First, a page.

Board index Flathead Power-Technical Questions, Answers, and Suggestions Knuckles case joint is leaking

case joint is leaking

Post Mon Aug 24, 2009 4:09 am

Posts: 109
Location: holland
Running in my freshly revised engine I noticed more oil on the ground than normally before.It didn't come from the frontchainoiler,instead it appears to be the lower joint between the cases is leaking.
Took off the protective bottom cover an found the leak
In cold condition every hour a drop comes down (sae60).
Though I don't like the idea ....I don't want to dissamble everything again, and plan to put a good sealer on , what would you suggest?
It's a small leak zone ,1/2 inch long, one inch behind the front bottom bolt..

Post Mon Aug 24, 2009 7:11 am

Posts: 3158
Location: Central Illinois, USA
Rein!

I share your anquish, as I remember when Yamabond4 gave it up on my Pan after six years.

If you think a band-aid patch is in order, I would suggest first scraping the seam with a dental pick to remove any exposed sealer. Then after thorough de-greasing, paint the seam repeatedly with an isocyanate urethane.

I have resorted to this only a few times, but the urethane managed to set up inspite of continual oil contamination.
One fellow's '49 had developed a leak at the top behind the rear cylinder (where hydraulic forces are high), and he confirmed recently that the patch has held for a decade.

...Cotten

Post Mon Aug 24, 2009 8:26 am

Posts: 109
Location: holland
Hi Cotten,

Cotten wrote:

isocyanate urethane.



would you consider a PU glue (polyutherane )the same ..
I can buy a 2 component set ,which hardens fast, over here .

Post Mon Aug 24, 2009 9:19 am

Posts: 641
Location: Wisconsin, USA
Pull the drain plug, lay the bike over to the left to keep the patch area dry. Spray it well with carb cleaner and air until its clean and dry. I've had good luck with a high quality clear silicone. It will last for years, but if there is a failure, it is very easy clean up to repeat the procedure.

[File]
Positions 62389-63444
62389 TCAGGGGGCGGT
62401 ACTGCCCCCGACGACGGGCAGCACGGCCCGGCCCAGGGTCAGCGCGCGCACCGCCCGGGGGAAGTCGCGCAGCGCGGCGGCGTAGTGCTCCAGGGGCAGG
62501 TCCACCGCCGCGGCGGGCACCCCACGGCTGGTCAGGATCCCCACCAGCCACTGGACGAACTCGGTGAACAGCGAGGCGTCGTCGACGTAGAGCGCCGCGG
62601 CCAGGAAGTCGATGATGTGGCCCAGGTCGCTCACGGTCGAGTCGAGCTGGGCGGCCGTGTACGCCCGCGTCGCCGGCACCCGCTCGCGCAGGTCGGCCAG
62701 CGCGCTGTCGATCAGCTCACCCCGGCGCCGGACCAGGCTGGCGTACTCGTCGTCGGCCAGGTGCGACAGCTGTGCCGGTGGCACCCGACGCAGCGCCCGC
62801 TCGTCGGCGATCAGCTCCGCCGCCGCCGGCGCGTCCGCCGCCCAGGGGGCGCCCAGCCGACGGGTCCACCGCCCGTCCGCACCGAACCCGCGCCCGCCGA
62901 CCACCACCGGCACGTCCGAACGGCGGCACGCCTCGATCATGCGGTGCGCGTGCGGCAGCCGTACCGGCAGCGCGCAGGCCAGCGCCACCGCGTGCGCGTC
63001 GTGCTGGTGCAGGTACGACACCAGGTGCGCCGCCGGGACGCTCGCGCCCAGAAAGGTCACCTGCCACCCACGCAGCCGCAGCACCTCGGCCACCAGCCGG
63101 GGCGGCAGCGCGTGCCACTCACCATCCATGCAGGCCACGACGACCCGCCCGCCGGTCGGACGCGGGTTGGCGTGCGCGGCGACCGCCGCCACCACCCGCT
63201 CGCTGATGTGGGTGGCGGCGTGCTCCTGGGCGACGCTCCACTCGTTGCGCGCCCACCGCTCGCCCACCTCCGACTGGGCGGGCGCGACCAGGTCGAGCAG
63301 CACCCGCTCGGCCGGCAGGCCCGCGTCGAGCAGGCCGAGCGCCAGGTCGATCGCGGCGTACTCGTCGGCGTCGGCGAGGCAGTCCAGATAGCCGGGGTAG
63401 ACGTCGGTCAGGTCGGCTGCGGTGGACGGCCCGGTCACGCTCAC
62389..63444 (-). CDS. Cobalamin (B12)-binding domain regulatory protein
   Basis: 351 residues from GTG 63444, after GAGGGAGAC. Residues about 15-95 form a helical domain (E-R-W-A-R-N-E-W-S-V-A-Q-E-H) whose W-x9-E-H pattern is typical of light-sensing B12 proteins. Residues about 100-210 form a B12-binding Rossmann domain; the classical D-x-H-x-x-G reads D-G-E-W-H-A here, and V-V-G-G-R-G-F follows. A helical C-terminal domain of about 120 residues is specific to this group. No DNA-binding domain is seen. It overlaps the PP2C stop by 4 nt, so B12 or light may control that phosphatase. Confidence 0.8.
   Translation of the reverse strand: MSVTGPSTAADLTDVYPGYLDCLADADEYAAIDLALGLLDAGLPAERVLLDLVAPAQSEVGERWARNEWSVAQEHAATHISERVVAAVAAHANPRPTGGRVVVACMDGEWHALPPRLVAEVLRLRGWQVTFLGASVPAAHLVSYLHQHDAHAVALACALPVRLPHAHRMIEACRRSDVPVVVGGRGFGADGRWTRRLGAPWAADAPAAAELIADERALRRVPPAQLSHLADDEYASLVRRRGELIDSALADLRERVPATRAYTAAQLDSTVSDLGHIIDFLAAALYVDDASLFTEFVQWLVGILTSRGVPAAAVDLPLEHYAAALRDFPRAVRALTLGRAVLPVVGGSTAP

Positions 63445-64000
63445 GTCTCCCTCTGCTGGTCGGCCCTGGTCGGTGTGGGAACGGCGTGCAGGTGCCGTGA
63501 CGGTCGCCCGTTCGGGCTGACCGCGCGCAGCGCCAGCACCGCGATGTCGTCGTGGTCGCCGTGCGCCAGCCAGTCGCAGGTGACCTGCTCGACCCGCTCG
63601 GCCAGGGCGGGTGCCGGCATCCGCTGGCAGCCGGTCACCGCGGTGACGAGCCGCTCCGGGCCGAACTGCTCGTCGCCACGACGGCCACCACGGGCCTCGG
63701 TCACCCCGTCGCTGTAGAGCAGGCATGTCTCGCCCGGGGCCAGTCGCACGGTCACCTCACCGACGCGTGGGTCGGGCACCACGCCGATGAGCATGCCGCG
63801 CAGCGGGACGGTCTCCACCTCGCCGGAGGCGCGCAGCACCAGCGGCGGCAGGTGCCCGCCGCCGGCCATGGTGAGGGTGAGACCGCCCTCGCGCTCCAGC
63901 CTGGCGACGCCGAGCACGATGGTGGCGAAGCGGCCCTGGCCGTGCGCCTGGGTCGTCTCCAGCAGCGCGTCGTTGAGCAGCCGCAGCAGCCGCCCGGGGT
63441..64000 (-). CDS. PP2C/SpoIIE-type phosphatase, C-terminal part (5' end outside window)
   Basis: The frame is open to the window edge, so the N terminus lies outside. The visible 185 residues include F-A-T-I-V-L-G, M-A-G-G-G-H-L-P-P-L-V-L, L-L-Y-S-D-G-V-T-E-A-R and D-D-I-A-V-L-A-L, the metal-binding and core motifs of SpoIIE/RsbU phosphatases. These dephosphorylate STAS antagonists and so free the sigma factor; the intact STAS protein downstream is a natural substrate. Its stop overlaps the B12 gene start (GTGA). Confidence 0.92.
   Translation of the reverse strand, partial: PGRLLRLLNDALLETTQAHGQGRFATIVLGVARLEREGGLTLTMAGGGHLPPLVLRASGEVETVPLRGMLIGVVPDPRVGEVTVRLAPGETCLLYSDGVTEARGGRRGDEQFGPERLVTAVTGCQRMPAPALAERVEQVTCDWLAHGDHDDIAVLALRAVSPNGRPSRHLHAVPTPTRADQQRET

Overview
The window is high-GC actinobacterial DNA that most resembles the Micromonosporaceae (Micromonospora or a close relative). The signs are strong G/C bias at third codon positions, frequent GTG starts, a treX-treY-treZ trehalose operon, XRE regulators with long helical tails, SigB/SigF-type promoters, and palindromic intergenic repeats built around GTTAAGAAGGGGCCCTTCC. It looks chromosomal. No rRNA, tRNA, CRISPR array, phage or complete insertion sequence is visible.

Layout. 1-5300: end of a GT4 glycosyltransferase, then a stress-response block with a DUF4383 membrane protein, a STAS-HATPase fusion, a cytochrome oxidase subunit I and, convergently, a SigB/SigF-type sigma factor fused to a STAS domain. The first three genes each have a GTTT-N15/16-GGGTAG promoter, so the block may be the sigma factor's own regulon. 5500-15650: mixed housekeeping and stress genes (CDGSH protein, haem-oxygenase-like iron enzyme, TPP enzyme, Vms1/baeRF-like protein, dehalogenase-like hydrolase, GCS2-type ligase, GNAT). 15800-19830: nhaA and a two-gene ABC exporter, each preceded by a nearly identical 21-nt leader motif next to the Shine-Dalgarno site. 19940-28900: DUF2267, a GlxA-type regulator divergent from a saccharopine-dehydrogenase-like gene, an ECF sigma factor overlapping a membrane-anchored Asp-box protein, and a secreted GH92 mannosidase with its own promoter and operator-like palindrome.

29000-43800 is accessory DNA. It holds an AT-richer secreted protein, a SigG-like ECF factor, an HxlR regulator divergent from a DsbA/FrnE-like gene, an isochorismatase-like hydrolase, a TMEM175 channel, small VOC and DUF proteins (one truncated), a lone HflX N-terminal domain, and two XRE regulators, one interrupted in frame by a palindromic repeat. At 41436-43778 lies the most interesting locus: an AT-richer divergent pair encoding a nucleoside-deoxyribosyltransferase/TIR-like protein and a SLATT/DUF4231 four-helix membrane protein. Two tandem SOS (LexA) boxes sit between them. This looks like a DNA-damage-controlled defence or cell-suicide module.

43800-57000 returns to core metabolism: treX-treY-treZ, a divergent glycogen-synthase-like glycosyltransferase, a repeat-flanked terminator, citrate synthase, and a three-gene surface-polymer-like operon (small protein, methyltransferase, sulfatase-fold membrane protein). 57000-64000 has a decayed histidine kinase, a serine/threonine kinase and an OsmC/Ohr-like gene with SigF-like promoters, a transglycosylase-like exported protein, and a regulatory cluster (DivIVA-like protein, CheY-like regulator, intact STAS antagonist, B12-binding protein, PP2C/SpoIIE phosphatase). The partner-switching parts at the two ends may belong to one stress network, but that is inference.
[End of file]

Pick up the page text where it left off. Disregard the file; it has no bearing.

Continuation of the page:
Post Mon Aug 24, 2009 11:19 am

Posts: 251
Location: Hudson, Florida
When using clear silicone, what cleans it off of the surface and out of the pores if you need to reseal? I have had problems getting paint or sealer to stick to these surfaces in the past.

Post Mon Aug 24, 2009 2:28 pm

Posts: 24
Location: My-am-mah, Flor-a-duh
amklyde wrote:
Pull the drain plug, lay the bike over to the left to keep the patch area dry. Spray it well with carb cleaner and air until its clean and dry. I've had good luck with a high quality clear silicone. It will last for years, but if there is a failure, it is very easy clean up to repeat the procedure.



This probably doesn't need to be said: if you go the "lay the bike over" route, drain the gas out of the tanks first.
Steven

1946 knucklehead
1976 shovelhead
2006 road king

Youth and enthusiasm is no match for age and treachery.

Post Mon Aug 24, 2009 5:18 pm

Posts: 109
Location: holland
s eagle wrote:


This probably doesn't need to be said: if you go the "lay the bike over" route, drain the gas out of the tanks first.

Yeah ,also drained oiltank,took battery out.. sealed off the transmission vent..otherwise would be messy for sure .
Will get me 2 component alu epoxy tomorrow ,clean cases and put a little bit on. Hope it sticks.
Thanks for all your advice!
Rein

Post Thu Aug 27, 2009 6:25 am

Posts: 3158
Location: Central Illinois, USA
Rein!

Whichever goober you choose must be able to set up and stick inspite of oil contamination.
I avoid RTV and other acetic acid silicones for that reason, among others.